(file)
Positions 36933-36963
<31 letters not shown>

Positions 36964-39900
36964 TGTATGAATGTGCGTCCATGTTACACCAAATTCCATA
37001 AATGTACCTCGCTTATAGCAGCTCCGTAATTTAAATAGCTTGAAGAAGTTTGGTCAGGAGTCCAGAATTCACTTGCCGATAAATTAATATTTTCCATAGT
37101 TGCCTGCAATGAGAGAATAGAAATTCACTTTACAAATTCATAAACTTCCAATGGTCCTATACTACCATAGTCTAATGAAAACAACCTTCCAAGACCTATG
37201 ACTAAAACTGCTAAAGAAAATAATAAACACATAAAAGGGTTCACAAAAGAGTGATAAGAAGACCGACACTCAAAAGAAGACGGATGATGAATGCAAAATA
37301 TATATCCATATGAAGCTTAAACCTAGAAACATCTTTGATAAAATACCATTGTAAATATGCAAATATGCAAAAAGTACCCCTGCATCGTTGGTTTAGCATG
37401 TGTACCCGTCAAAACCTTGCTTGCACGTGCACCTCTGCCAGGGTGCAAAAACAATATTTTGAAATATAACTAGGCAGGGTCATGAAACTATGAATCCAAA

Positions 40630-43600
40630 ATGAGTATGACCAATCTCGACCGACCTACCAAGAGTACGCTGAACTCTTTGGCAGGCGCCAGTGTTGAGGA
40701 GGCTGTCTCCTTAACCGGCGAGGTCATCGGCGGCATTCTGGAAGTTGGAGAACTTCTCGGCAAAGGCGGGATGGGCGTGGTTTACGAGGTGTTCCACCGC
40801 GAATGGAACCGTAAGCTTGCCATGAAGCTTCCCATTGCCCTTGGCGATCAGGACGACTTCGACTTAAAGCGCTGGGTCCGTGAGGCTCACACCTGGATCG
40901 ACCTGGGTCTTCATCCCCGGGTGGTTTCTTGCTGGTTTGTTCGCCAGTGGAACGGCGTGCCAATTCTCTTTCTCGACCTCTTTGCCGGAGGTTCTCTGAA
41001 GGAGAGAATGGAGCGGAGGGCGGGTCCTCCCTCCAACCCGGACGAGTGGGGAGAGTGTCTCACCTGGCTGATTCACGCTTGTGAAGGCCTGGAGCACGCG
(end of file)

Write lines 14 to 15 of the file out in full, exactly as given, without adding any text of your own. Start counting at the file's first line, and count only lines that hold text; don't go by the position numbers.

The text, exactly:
40901 ACCTGGGTCTTCATCCCCGGGTGGTTTCTTGCTGGTTTGTTCGCCAGTGGAACGGCGTGCCAATTCTCTTTCTCGACCTCTTTGCCGGAGGTTCTCTGAA
41001 GGAGAGAATGGAGCGGAGGGCGGGTCCTCCCTCCAACCCGGACGAGTGGGGAGAGTGTCTCACCTGGCTGATTCACGCTTGTGAAGGCCTGGAGCACGCG